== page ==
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Puppet Masters

After a band of homeland security specialists checked out the scene, a line of high-level Bush administration officials emerged and stood before me. Among them were: Vice-President-Select Cheney, Secretary of Defense Rumsfeld, National Security Advisor Rice, Secretary of State Powell, homeland security honcho Ridge and the ever-popular terrorist hunter, Attorney General Ashcroft. I watched as they approached a docile herd of sheep, divvied them up and then transformed each of the four-legged grazers into soldiers ready to be ordered into battle. I wondered how many sheep it would take to fight a war as I sat there in an old gravel pit surrounded by the late-summer dark greens of the forested rolling mountains in the Northeast Kingdom of Vermont.

George W. also made an appearance, following additional security orchestrations by the homeland security staff. He demonstrated a simple system for beating an economic recession. With three assistants who represented the American electorate, the stock market and Iraq, the president-select demonstrated the dynamics of his plan. As the stock market went down, the electorate would get upset, and this, in turn, would lead George W. to whack Iraq. The electorate would feel some short-lived relief, but soon would become upset further about the stock market, which in turn would earn another whack for Iraq. Soon this cycle was moving so fast that neither George W. nor his assistants could keep the system in order. Homeland security kept close watch on the action.

The band of homeland security workers was just that—a band. With drums beating, cymbals crashing, brass instruments blaring and a mutated tuba laying down a bass line, the small squad of men and women marched in formation to the theme song of Bonanza, the ’60s TV hit series. The band members were attired in dark sunglasses, white shirts with “Homeland Security Band” scrawled in red on the back, and black pants. They marched in formation under the direction of a whistle-blowing commander.

As you’ve probably figured out by now, these events were not an official function of George W.’s administration. They were part of the What Is to Be Done? Circus of the Bread & Puppet Theatre. All this action was taking place in the fields of the troupe’s farm just south of the Canadian border, near the tiny town of Glover, Vt.

More than a dozen puppet acts filled the circus show. Along the way, a string of salient political messages were released, molded from facts, humor, trash and a lot of papier-mâché. The action in the circus ring was accompanied by a large brass band that set tempos and beats, and added an occasional timely sound effect. An audience of several hundred looked on as the white-clad musicians and their clarinets, saxophones, trumpets, trombones, tuba, electric bass, accordion, cymbals and drums cued each act. All of this proceeded under the watchful eye and direction of gray-bearded Peter Schumann, who’s been making recycled trash stand up against war and injustice for more than 40 years.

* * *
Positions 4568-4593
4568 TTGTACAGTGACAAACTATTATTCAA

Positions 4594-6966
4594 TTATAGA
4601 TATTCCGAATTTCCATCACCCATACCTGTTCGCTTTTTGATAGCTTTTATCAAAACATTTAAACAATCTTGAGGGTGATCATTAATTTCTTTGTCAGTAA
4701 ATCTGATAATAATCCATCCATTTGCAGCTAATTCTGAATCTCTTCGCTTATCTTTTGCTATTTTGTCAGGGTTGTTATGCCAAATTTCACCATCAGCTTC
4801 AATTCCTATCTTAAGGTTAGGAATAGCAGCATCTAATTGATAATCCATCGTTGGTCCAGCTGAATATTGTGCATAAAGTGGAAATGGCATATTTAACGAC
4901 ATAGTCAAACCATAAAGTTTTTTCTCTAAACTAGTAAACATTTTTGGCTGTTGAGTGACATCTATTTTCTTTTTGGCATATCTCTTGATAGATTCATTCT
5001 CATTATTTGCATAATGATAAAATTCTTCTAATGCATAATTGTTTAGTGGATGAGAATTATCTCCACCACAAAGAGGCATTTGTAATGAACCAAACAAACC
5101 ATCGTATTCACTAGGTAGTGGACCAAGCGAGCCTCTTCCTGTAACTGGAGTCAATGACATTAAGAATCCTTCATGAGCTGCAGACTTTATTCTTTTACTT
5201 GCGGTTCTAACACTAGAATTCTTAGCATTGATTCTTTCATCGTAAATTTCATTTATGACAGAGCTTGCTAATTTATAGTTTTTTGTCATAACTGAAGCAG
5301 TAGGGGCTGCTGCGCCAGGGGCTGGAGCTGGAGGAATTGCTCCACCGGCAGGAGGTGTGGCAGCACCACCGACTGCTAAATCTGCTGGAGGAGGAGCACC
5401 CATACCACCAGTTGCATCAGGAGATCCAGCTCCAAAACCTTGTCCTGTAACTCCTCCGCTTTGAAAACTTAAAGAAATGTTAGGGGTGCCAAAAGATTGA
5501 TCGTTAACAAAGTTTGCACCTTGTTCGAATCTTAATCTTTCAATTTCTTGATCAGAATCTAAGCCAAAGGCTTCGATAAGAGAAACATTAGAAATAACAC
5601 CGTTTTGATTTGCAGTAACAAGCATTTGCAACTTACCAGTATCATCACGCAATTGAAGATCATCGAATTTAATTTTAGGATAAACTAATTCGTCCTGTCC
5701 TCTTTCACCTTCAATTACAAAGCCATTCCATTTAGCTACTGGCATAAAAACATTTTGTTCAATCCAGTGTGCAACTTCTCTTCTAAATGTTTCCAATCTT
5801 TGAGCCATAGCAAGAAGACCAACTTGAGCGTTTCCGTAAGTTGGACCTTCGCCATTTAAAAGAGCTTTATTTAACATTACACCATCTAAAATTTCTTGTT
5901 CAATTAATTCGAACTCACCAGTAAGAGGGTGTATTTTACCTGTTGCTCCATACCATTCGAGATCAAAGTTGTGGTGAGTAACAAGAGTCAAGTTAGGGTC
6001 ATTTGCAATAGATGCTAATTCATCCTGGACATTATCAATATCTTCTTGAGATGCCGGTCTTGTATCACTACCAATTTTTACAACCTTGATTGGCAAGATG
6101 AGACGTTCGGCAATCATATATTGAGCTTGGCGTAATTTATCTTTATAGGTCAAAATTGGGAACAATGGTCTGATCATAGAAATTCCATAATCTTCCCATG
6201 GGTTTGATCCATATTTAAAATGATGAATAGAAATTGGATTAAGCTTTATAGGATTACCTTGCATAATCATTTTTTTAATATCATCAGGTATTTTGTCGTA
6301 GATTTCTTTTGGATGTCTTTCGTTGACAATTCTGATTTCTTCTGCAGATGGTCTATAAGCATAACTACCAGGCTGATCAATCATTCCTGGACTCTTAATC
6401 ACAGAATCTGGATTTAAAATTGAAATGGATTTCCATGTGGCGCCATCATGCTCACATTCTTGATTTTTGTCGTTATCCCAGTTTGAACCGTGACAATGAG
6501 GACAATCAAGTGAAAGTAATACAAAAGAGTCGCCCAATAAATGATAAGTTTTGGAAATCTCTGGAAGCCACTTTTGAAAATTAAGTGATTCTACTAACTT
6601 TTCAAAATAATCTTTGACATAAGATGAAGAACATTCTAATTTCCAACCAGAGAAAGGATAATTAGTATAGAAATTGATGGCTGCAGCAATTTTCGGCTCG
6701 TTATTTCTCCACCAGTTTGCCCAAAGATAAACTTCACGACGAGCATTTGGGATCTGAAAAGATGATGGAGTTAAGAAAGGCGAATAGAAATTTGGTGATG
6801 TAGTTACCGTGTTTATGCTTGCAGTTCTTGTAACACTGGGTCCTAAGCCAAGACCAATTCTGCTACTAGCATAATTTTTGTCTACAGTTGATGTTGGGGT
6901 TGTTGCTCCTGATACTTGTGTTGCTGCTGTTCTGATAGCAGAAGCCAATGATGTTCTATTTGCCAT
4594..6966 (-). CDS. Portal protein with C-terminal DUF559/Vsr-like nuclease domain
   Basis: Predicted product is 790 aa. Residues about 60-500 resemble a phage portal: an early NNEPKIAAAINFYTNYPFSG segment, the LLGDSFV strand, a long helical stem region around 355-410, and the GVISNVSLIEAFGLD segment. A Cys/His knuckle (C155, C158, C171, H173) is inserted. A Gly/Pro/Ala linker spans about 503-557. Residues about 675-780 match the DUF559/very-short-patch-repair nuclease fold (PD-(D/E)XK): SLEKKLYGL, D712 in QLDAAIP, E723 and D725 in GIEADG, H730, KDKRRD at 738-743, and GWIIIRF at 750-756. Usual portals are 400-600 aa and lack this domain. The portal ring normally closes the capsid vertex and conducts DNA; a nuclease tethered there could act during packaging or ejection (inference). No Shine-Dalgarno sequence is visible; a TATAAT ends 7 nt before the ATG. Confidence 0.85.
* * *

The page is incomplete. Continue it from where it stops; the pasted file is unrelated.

Bread & Puppet’s roots twist back to the early 1960s in the Lower East Side of New York City, where Schumann started “street spectacles,” enlisting puppets to support rent strikes and protest against the Vietnam War. Schumann’s politics have always veered to the left, but with a vibrant mix of pageantry and humor. For Schumann, puppets have always been at the vanguard of the revolution (cymbal crash!).

In the 1970s, the troupe headed out of NYC and found refuge on an old dairy farm in Vermont. The farm became a space for performing shows, constructing huge puppets, and training puppeteers.

The puppets created by Schumann and his ever-changing band of renegade puppeteers bear little resemblance to the puppets most Americans have been exposed to while growing up. For B&P, puppets are for everyone, not just kids. Their puppets range in size from inches to more than 30 feet tall. Many come in the form of humans hidden behind masks and wrapped in material. Some of the largest puppets are operated by long poles controlled by coordinated teams of puppeteers.

In one act this summer, a 20-foot-tall puppet dressed in a business suit and hat moved with the assistance of six puppeteers. Four puppeteers each controlled a hand or foot, and one held the body aloft, as the white-skinned giant ate a dinner of weapons of mass destruction. The sixth puppeteer provided the giant’s voice via a combination of trombone and spoken words.

Until 1998, B&P produced a massive annual two-day extravaganza called Our Domestic Resurrection Circus. The event grew each year to where it eventually attracted more than 50,000 people. Huge campgrounds rose from the fields of nearby farmers; eventually these also included a vender’s zone and performance stages with portable electric generators. B&P faced a problem rarely experienced by theater companies: Too many people were showing up for shows.

When a late-night fight in one of the camps resulted in a stabbing death in 1998, Peter Schumann blew the whistle on the massive annual gathering. To replace it, Bread & Puppet launched a summer series of weekly performances. On Sunday afternoons in July and August, the troupe performs short “side shows,” followed by a circus and then a “pageant” that takes place on the farm’s rolling hills. Audience sizes now range in the hundreds instead of thousands. In lieu of admission charges, donations are collected in large painted cardboard top hats as you enter.

The Bread & Puppet farm and museum are on Route 122, off the Barton exit on I-91 in Vermont. To find out about future events, call (802) 525-3031.

—Tom Nattell

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